Custom Search


Tuesday 01 November 2005

Effect of fluticasone propionate-salmeterol therapy on seasonal changes in airway responsiveness and exhaled nitric oxide levels in patients with pollen-induced asthma.

By: Prieto L, Gutierrez V, Perez-Frances C, Badiola C, Lanuza A, Bruno L, Ferrer A.

Ann Allergy Asthma Immunol 2005 Nov;95(5):452-61

BACKGROUND: There has been concern that in allergic asthmatic patients there might be an interactive effect on inflammation between regular salmeterol use and exposure to allergens, resulting in increased airway responsiveness. OBJECTIVE: To determine the effects of salmeterol on allergen-induced changes in airway responsiveness and exhaled nitric oxide (ENO) levels in allergic asthmatic patients concomitantly taking inhaled corticosteroids. METHODS: Forty-two asthmatic patients sensitized to pollen allergens were randomly allocated to treatment with fluticasone propionate-salmeterol (n=21) or fluticasone propionate alone (n=21). Spirometry, the methacholine provocation concentration causing a 20% decline in forced expiratory volume in 1 second (PC20), the adenosine 5'-monophosphate (AMP) PC20, and ENO levels were measured before and at the height of the pollen season after 6 weeks of treatment. RESULTS: Changes in the methacholine PC20, the AMP PC20, and ENO levels were not significantly different between treatment groups. No significant changes in the AMP PC20 were observed among the fluticasone propionate-salmeterol and fluticasone propionate groups during natural pollen exposure. However, a significant increase in the methacholine PC20 was observed in the fluticasone propionate-salmeterol group (P = .03) and in the fluticasone propionate group (P = .04); ENO concentrations decreased significantly in both groups during natural allergen exposure (P = .009 and .005). CONCLUSIONS: In patients with pollen-induced asthma, treatment with either fluticasone propionate or fluticasone propionate-salmeterol is associated with significant reductions in methacholine responsiveness and ENO concentrations, even during natural pollen exposure. Furthermore, at least in patients with mild asthma, natural allergen exposure and the regular use of fluticasone propionate-salmeterol are not associated with a greater increase in ENO levels and airway responsiveness than natural allergen exposure and fluticasone propionate use alone.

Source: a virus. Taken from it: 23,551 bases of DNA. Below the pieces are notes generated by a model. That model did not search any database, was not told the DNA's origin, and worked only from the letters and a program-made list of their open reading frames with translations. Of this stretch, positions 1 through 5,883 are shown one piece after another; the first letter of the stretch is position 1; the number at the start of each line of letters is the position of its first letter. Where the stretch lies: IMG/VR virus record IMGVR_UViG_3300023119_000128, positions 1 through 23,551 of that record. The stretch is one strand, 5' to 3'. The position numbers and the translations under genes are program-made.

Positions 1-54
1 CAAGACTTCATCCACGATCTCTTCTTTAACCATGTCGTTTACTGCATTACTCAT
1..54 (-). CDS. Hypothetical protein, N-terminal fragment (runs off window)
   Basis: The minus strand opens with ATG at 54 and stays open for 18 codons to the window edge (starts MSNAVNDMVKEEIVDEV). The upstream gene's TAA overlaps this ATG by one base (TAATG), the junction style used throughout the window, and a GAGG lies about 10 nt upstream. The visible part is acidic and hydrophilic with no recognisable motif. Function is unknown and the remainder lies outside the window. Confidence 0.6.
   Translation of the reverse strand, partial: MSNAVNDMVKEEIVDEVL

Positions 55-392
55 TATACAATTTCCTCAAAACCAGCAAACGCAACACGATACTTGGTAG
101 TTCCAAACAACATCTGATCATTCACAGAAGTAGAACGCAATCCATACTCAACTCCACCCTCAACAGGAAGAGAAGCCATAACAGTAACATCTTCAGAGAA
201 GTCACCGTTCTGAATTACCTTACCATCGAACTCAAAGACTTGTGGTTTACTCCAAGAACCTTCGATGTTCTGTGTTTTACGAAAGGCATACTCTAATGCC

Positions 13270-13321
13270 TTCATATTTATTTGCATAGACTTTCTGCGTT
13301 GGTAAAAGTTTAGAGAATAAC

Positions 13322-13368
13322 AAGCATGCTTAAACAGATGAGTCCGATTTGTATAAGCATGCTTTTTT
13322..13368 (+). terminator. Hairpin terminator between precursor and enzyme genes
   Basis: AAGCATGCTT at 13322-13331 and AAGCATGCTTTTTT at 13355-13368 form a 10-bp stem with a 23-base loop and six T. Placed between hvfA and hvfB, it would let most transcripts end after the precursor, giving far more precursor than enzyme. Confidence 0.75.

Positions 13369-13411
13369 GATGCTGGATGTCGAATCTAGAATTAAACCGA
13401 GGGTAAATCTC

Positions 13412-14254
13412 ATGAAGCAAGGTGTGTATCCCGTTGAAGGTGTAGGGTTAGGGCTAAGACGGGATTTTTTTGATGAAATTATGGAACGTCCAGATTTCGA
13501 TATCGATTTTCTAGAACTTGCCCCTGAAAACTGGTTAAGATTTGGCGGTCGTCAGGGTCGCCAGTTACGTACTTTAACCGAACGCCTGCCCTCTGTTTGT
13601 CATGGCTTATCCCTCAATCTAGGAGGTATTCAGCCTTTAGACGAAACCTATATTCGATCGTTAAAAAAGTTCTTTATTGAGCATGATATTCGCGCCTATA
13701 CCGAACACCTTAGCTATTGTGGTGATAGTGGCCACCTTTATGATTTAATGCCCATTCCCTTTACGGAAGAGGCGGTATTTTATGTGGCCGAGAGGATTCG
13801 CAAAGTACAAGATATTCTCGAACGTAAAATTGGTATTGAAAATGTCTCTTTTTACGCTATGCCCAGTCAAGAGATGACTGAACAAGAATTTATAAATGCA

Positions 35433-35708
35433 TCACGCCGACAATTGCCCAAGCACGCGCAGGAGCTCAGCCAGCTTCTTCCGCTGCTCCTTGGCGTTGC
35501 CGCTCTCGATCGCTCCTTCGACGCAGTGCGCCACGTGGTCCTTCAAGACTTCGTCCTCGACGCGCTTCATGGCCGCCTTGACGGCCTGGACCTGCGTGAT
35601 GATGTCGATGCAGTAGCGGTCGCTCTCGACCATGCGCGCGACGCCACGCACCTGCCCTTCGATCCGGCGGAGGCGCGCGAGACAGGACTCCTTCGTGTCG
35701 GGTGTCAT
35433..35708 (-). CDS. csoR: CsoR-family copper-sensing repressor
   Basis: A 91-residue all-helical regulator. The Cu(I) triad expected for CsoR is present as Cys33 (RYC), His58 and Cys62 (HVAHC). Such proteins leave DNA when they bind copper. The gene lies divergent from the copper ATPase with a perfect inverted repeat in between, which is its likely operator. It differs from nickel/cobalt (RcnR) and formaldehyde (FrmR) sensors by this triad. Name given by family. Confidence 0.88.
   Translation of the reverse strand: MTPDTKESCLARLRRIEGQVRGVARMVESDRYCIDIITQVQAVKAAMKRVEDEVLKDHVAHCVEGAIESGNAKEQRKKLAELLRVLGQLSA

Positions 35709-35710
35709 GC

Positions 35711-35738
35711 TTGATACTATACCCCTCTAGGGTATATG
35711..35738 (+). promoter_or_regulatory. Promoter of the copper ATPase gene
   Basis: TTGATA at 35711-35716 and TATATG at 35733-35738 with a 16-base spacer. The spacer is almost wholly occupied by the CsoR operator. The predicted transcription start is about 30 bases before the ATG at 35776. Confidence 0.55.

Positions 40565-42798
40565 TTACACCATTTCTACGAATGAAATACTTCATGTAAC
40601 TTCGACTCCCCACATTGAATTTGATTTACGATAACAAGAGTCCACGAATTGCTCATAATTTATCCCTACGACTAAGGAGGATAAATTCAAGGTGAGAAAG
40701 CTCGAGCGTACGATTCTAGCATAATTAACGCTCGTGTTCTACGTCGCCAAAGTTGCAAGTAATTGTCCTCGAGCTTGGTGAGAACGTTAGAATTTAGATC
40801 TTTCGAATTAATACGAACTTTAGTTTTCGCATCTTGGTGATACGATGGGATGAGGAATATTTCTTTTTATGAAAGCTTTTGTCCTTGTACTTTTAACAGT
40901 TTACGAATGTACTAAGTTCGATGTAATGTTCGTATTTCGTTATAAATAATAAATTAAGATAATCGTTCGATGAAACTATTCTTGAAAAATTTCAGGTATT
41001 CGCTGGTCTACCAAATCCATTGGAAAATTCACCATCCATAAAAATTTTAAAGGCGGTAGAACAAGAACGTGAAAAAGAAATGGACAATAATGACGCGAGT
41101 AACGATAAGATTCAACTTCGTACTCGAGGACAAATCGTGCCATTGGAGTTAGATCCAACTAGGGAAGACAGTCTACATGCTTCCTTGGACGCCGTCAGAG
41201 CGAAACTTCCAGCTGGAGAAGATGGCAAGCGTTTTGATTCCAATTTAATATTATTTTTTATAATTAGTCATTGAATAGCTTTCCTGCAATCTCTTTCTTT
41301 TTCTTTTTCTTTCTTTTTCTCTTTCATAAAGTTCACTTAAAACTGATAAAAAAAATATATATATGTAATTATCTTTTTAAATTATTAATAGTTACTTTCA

Use of this site is subject to the following terms of use